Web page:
VAULTERS BUILD MOMENTUM: Washington has been a consistent national pole vault power under coach Pat Licari, producing two national champions, eight different All-Americans, and American record-holder and 2008 Olympian Brad Walker. Two of those eight All-Americans are currently honing their craft on this year's squad and rank among the nation's best yet again. Sophomore Scott Roth, a two-time All-American as a freshman in 2007, is back from injury and vaulting higher than ever before. He took his collegiate career to yet another level by winning the Pac-10 Championships with a new PR of 18-4 1/2 that ranks second nationally and is the second-best vault in UW history behind only Walker. At Pac-10's, Roth had the bar raised to 18-9 after he clinched the win, but a gust of wind dislodged the bar just as he was going up for his attempt, and he checked his vault and came down on the ground. Roth was allright but chose to pass on his remaining attempts. Still, he has his eyes on record-setting heights. Returning to nationals for the second straight year is senior Jared O'Connor, the 2008 NCAA Outdoor Runner-Up and `08 West Region Champion. O'Connor had a lifetime-best clearance of 17-7 at this year's Regionals, winning a jump-off for the fifth and final qualifying spot. While big things were expected from that All-American duo, senior Andrea Peterson is surely one of the biggest surprises among the NCAA field. Peterson was vaulting well, scoring at the Pac-10 meet for the first time with a season-best of 13-0 1/4, but her career looked likely to finish at Regionals where she was seeded 17th. That was until Peterson PR'd on consecutive vaults and wound up second at 13-9 3/4, which was the second-best vault in school history. Now the senior will make her first NCAA appearance her final Husky competition, and has incredible momentum on her side. Two more vaulters joined the Husky Top-10 ranks this season despite just missing out on nationals. Junior Ryan Vu set a huge PR at the WSU dual. Vu hit new PR's multiple times in the same day, winding up at 17-6 1/2, a foot higher than his previous best and ninth-best in school history. On the women's side, transfer student Lara Jones had never cleared 13-feet in her career before coming to UW this season. Jones since up and over 13-3 1/2 outdoors, the seventh-best mark in school history. She was likely one bar away from NCAA's at Regionals, placing 10th.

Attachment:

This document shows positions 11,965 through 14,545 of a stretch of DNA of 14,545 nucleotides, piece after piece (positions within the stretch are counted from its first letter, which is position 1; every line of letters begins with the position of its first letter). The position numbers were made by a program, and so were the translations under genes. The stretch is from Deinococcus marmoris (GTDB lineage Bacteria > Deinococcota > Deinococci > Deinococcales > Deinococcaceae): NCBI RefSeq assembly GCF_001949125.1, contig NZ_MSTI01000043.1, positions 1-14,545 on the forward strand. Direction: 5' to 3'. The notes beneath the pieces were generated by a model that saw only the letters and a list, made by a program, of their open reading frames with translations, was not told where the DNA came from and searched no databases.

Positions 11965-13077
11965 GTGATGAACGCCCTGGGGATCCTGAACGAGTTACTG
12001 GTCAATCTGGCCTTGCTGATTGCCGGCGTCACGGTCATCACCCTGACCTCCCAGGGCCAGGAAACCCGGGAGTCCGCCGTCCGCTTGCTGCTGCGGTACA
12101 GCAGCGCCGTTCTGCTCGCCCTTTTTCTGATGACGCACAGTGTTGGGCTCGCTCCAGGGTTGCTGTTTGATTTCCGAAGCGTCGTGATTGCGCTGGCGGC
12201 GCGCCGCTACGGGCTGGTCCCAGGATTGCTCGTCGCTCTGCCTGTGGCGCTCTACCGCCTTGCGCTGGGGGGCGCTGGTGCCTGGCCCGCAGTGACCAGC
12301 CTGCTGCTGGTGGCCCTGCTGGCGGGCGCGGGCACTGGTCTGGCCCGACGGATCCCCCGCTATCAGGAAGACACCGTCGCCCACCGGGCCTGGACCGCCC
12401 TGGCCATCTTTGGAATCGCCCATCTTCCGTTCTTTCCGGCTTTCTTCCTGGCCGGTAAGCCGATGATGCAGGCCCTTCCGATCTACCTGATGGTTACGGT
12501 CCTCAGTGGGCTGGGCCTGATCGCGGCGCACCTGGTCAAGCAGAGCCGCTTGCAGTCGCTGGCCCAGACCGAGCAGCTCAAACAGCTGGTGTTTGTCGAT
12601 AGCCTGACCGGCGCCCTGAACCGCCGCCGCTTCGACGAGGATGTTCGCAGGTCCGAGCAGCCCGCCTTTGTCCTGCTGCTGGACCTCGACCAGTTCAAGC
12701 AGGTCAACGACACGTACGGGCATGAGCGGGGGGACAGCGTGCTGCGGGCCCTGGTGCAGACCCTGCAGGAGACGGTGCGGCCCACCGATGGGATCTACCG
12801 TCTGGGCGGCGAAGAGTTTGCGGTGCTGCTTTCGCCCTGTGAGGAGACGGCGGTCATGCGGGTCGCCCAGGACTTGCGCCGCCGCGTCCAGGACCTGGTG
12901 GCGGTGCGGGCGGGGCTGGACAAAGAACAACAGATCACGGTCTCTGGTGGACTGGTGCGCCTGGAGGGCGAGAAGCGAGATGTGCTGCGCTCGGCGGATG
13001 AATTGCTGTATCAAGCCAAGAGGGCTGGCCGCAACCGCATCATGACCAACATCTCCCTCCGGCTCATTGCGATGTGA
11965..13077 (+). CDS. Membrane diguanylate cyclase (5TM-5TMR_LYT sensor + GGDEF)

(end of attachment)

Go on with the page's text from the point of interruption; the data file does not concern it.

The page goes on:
2009 INDOORS IN REVIEW: The NCAA Indoor Championships on March 14 put the capper on another outstanding indoor track and field campaign for the Huskies. With six collegiate meets at UW's Dempsey Indoor facility, Washington was once again one of the focal points of the national indoor track scene. Many of the fastest times in America were turned in at the Dempsey, with Husky athletes contributing a good number themselves. A whopping 36 new times or marks were written into the UW indoor Top-10 lists this season, with seven new school records. Washington sent 12 athletes to the NCAA Indoor meet in College Station, Texas, and they returned to Seattle with nine All-America honors between them. UW's indoor All-Americans included: senior Jordan Boase, who took third in the 400m for the second straight year; Katie Follett who took fifth in the 3K; Elisa Bryant, eighth in the weight throw in her first NCAA meet; the eighth-place women's DMR comprised of Christine Babcock, Falesha Ankton, Kailey Campbell, and Follett; Jake Schmitt, ninth in the 5K to earn his first All-America award; and freshman Jeremy Taiwo, who was 12th in the heptathlon just three months into his college career. Both teams scored six points at Nationals, which put the men in a tie for 33rd and the women in a tie for 35th. Once again Washington played host to the Mountain Pacific Sports Federation (MPSF) Championships with the men placing sixth, though just four points out of second, and the women taking fifth, but only six points from third. UW earned four titles at the MPSFs, including Boase with a win in the 400m, Schmitt in the 5K, Taiwo in the heptathlon, and the women's distance medley relay. Highlighting the school record showings was senior Austin Abbott in the mile run. Abbott went 3:58.23 at the Last Chance Meet to break Eric Garner's school record, with Garner running in the same heat. Other records were set by Boase in the 400m (46.09), Taiwo in the heptathlon (5,559), Mel Lawrence in the 3K (9:08.50), Anita Campbell in the 5K (16:09.26), the women's DMR (11:05.80), and Bryant in the weight throw (65-8 3/4). The women's 3,000-meter list was the most drastically altered, as Lawrence, Follett, Anita Campbell, and Lauren Saylor ran the four fastest times in school history, respectively.